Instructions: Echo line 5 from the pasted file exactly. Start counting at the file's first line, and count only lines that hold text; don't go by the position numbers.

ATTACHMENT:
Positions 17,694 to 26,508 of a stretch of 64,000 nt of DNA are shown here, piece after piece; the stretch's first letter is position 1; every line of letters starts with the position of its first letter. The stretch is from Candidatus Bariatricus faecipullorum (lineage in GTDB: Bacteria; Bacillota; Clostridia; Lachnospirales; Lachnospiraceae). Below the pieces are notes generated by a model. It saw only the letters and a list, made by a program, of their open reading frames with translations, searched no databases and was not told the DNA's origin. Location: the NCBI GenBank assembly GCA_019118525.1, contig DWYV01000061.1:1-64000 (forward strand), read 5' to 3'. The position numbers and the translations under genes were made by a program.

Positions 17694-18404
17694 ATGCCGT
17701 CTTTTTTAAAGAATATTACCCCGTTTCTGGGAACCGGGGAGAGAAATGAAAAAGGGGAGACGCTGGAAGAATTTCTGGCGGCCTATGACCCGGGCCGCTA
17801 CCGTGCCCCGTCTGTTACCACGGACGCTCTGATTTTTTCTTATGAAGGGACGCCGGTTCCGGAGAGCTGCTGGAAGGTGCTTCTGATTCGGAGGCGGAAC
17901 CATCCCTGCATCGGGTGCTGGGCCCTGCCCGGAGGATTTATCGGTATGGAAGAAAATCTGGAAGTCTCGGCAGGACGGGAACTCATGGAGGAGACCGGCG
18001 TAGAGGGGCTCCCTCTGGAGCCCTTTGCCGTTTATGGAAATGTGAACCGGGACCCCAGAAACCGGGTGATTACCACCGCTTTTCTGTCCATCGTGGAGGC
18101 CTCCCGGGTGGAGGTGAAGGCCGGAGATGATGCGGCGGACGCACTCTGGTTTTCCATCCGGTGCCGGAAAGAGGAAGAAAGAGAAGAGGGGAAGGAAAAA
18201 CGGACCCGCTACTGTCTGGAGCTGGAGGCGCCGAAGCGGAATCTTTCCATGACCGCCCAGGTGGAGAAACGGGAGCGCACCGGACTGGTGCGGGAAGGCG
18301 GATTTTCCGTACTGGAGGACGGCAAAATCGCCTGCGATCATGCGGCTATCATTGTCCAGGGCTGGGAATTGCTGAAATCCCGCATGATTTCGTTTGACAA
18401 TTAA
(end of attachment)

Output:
17801 CCGTGCCCCGTCTGTTACCACGGACGCTCTGATTTTTTCTTATGAAGGGACGCCGGTTCCGGAGAGCTGCTGGAAGGTGCTTCTGATTCGGAGGCGGAAC